Table 1: Al-Qaeda Operatives in Iran and Their Roles
Source: U.S. Department of Treasury, https://www.treasury.gov/press-center/press-releases/Pages/hp1360.aspx and https://www.treasury.gov/press-center/press-releases/Pages/tg1261.aspx
One of bin Laden’s final plots was targeting Germany and other European states. An al-Qaeda recruit captured in Afghanistan revealed in legal proceedings in Germany that an al-Qaeda cell put into motion its network in Iran to carry out the attack. Ahmad Wali Siddiqui, who held dual German and Afghan citizenship, confirmed what Western intelligence officials discovered in fall 2010, that bin Laden ordered attacks in several European cities to resemble the attack in Mumbai in November 2008. According to Siddiqui, in 2009 he and his fellow recruits planned different travel routes to avoid suspicion, specifically relying heavily on Iran. Two al-Qaeda operatives, Rami Markanesi and Naamen Meziche, travelled to Iran from Vienna, a trip that was booked in Hamburg by an unknown Iranian. Travel to Iran was safer and easier to bypass security. Members remained in Iran until it was safe to travel to their target destination. Al-Qaeda operatives in Iran facilitated travels with cooperation by the Iranian government.
The release of these letters is timely given the recent conversation relevant to al-Qaeda and the Islamic State (ISIS). In 2014, ISIS spokesman, Abu Muhammad Adnanis, gave a speech discussing the terror group’s torrid relationship with al-Qaeda:
The ISIS has kept abiding by the advices and directives of the sheikhs and figures of Jihad. This is why the ISIS has not attacked the Rawafid [rejectionists, a term used to describe Shia Muslims] in Iran since its establishment. It has left the Rawafid safe in Iran, held back the outrage of its soldiers, despite its ability, then, to turn Iran into blood baths. It has kept its anger all these years and endured accusations of collaboration with its worst enemy, Iran, for refraining from targeting it, leaving the Rawafid there to live in safety, acting upon the orders of al-Qaeda to safeguard its interests and supply lines in Iran. Let history record that Iran owes al-Qaeda invaluably.
Things changed soon after the speech. Al-Qaeda’s leader, Ayman al-Zawahari, disavowed the Islamic State and its leader, Abu Bakr al-Baghdadi. To date, the separate terror organizations have very different goals, but the Adnanis’ speech spoke to how valuable the relationship between the Sunni al-Qaeda group and Shia Iran was such that even ISIS, at least for a period of time, was essentially ordered to stay out of Iranian affairs and borders.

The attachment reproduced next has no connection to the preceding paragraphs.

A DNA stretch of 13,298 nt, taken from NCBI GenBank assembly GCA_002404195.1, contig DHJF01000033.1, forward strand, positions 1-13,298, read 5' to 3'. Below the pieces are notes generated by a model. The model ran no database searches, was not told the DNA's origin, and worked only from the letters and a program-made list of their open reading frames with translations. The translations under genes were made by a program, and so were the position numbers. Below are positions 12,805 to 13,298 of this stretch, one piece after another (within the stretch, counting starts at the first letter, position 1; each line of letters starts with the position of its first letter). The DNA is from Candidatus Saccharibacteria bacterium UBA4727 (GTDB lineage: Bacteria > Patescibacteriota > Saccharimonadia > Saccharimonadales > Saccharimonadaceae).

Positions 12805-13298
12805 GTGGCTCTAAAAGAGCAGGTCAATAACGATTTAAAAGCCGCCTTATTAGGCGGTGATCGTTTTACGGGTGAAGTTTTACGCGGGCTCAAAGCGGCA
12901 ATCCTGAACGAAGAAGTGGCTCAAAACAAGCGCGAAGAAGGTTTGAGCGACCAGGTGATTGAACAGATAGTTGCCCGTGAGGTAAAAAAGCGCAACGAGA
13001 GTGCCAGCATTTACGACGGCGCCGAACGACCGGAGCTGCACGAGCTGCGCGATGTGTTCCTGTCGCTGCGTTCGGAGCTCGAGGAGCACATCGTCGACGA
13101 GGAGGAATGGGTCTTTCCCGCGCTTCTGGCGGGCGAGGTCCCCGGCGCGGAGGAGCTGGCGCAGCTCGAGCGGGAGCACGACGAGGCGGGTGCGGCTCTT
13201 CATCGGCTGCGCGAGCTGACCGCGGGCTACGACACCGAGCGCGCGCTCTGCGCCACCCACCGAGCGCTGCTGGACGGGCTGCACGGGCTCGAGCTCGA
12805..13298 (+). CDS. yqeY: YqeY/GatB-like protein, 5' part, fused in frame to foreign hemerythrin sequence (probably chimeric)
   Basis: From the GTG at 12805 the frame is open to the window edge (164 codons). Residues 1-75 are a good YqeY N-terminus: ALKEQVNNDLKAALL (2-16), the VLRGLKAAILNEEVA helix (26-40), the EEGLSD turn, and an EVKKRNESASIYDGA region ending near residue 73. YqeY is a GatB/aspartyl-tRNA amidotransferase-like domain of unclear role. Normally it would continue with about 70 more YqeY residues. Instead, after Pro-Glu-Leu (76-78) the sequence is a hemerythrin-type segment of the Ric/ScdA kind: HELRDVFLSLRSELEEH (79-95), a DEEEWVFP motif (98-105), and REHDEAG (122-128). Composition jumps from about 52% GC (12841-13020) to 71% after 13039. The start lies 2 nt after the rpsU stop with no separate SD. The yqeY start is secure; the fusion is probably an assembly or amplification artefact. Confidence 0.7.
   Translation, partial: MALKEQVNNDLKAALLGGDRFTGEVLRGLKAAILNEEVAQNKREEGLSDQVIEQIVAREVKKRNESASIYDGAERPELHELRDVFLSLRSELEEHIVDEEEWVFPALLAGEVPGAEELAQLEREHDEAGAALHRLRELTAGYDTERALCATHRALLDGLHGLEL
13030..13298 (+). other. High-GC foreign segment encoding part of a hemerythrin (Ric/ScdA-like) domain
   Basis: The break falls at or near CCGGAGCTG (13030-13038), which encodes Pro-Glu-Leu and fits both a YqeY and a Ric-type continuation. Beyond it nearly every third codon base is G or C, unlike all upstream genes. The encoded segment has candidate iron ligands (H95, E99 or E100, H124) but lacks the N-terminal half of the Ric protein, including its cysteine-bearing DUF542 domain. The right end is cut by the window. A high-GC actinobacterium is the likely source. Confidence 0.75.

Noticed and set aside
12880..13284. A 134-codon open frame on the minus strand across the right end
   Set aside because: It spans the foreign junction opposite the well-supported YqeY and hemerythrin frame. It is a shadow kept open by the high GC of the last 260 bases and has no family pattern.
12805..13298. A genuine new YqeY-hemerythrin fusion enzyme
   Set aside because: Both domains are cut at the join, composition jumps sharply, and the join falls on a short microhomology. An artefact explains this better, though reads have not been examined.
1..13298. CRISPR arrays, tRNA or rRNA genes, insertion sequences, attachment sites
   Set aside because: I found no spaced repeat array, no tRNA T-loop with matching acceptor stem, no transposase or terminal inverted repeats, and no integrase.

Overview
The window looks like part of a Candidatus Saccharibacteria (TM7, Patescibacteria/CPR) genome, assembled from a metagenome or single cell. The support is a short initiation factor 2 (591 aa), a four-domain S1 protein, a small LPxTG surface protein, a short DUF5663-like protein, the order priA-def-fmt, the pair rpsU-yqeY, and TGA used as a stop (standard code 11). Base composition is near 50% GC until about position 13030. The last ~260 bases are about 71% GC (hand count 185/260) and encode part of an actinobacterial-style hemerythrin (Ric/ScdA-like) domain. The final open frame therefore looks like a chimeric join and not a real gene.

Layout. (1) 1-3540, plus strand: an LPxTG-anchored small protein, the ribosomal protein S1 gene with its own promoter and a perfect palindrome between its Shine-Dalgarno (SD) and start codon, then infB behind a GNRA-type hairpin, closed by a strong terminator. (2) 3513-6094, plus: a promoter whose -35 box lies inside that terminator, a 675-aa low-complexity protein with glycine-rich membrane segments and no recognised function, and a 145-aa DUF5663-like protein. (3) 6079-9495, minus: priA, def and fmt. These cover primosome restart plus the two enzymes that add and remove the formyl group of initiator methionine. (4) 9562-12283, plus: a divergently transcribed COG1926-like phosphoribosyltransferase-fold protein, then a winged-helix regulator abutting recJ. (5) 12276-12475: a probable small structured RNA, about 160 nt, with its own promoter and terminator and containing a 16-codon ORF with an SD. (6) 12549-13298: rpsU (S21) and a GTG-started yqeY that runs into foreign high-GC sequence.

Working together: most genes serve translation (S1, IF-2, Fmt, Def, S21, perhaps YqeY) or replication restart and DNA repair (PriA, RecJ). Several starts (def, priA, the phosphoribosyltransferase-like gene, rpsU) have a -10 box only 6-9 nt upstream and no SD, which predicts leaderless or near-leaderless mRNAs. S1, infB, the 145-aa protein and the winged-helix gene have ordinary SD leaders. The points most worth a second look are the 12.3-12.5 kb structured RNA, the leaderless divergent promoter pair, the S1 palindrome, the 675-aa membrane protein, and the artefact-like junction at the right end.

Nonetheless, the recently released 2007 “Letter to Karim” is the most distressing revelation to date, further bolstering the claim that there indeed was and possibly still is a relationship between Iran and al-Qaeda. Operatives and other al-Qaeda affiliates in Iran, as a few of the declassified letters suggest, can try and convert Shia Muslims to the Sunni faith, strengthening those Sunni’s groups which exist in Iran and Yemen for instance, all the while maintaining cells in Iran that help the al-Qaeda cause at large. It could be argued that Iran may even employ the Sunni groups associated with al-Qaeda, effectively taking advantage of their relationship should there be an attack or form of retaliation against Iran. It is another tool Iran can utilize, similar to the relationship the state had with the Taliban by supplying secret routes and funds. This should concern policymakers in lieu of the 2015 nuclear deal the United States negotiated with Iran. Many al-Qaeda members are likely still operating within Iranian borders. While the world focuses its attention on ISIS, the quiet resurrection of al-Qaeda should not be overlooked.
 “Letter to Karim.” http://www.dni.gov/index.php/resources/bin-laden-bookshelf?start=1
 “Letter to Wife.” http://www.dni.gov/files/documents/ubl2016/english/Letter%20to%20wife.pdf
 “Letter to Abu Nawaf.” http://www.dni.gov/files/documents/ubl2016/english/Letter%20to%20Abu%20Nawaf.pdf
 “Letter Dated August 7, 2010.” http://www.dni.gov/files/documents/ubl/english/Letter%20dtd%2007%20August%202010.pdf
 “My Generous Brother Tawfiq.” http://www.dni.gov/files/documents/ubl2016/english/My%20Generous%20Brother%20Tawfiq.pdf
 “Summary of Points.” http://www.dni.gov/index.php/resources/bin-laden-bookshelf?start=1
 United States Department of Treasury, “Treasury Targets al-Qaeda Operatives in Iran,” Press Center, January 19, 2009. https://www.treasury.gov/press-center/press-releases/Pages/hp1360.aspx
 United States Department of Treasury, “Treasury Designates Iranian Ministry of Intelligence and Security for Human Rights Abuses and Support for Terrorism.” Press center, February 16, 2012. https://www.treasury.gov/press-center/press-releases/Pages/tg1424.aspx
 United States Department of Treasury, “Treasury Targets al-Qaeda Operatives in Iran,” Press Center, January 19, 2009. https://www.treasury.gov/press-center/press-releases/Pages/hp1360.aspx; United States Department of Treasury, “Treasury Targets Key al-Qaeda Funding and Support Network Using Iran as a Critical Transit Point.” Press center, February 16, 2012. https://www.treasury.gov/press-center/press-releases/Pages/tg1261.aspx
 Thomas Joscelyn and Benjamin Weinthal. “Al Qaeda’s Network in Iran.” The Weekly Standard. April 4, 2012. http://www.weeklystandard.com/print/al-qaedas-network-in-iran/article/634428
 Bill Roggio. “‘Iran owes al-Qaeda Invariably,’ ISIS Spokesman Says.” Long War Journal. May 12, 2014. http://www.longwarjournal.org/archives/2014/05/iran_owes_al_qaeda_invaluably.php#%23ixzz31bHwcWH9%20target=
 “Letter to Karim.” http://www.dni.gov/index.php/resources/bin-laden-bookshelf?start=1